“It’s Like My Happiness Is Conditional On My Next Accomplishment” – Stanford MBA Student Chika Okoro Speaks On Suffering From Imposter Syndrome

 (Photo: L.A Cicero)

(Photo: L.A Cicero)

If you  sometimes feel inadequate in spite of your successes or feel like a fraud when people commend your high achievements, you may the experiencing the phenomenon called the “impostor syndrome”.

The imposter syndrome gives the feeling that everyone will find out that you’re not good enough, even when you are great!

Below is how Wikipedia describes it:

Despite external evidence of their competence, those exhibiting the syndrome remain convinced that they are frauds and do not deserve the success they have achieved. Proof of success is dismissed as luck, timing, or as a result of deceiving others into thinking they are more intelligent and competent than they believe themselves to be.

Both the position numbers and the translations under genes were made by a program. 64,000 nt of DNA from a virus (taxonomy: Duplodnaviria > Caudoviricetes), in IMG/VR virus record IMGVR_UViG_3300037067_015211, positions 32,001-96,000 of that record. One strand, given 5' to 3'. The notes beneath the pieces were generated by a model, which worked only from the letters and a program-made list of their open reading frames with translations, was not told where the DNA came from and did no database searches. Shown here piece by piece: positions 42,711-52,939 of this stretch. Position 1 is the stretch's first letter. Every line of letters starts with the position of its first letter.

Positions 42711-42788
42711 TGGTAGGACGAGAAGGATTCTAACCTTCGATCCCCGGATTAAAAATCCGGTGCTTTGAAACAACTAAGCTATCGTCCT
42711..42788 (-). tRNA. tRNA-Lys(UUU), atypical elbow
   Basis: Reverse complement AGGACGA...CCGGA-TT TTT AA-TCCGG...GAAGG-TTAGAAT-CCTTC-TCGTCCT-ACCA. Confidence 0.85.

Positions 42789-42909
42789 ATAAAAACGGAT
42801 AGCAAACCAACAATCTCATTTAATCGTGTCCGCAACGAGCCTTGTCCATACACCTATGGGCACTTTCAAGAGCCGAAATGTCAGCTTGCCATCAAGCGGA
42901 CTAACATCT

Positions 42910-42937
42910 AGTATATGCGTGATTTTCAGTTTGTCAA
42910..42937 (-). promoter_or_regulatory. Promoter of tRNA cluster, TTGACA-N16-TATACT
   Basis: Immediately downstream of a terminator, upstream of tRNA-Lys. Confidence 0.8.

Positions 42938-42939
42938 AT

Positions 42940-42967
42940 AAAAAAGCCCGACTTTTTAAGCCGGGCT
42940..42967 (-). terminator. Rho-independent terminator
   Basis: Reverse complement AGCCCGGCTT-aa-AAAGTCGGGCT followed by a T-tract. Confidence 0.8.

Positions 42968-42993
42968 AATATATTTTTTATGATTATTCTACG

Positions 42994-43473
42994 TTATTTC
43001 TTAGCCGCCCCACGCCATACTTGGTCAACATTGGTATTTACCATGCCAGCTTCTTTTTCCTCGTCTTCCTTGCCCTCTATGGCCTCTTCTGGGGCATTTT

Many studies have said that high-achieving women experience the impostor syndrome more than men.

Chika Okoro, a high achieving Stanford Graduate Business School student has experienced this syndrome. “Even though I know that deserve to be here, there is still a part of me that thinks that I am not good enough” she says  in the video below.

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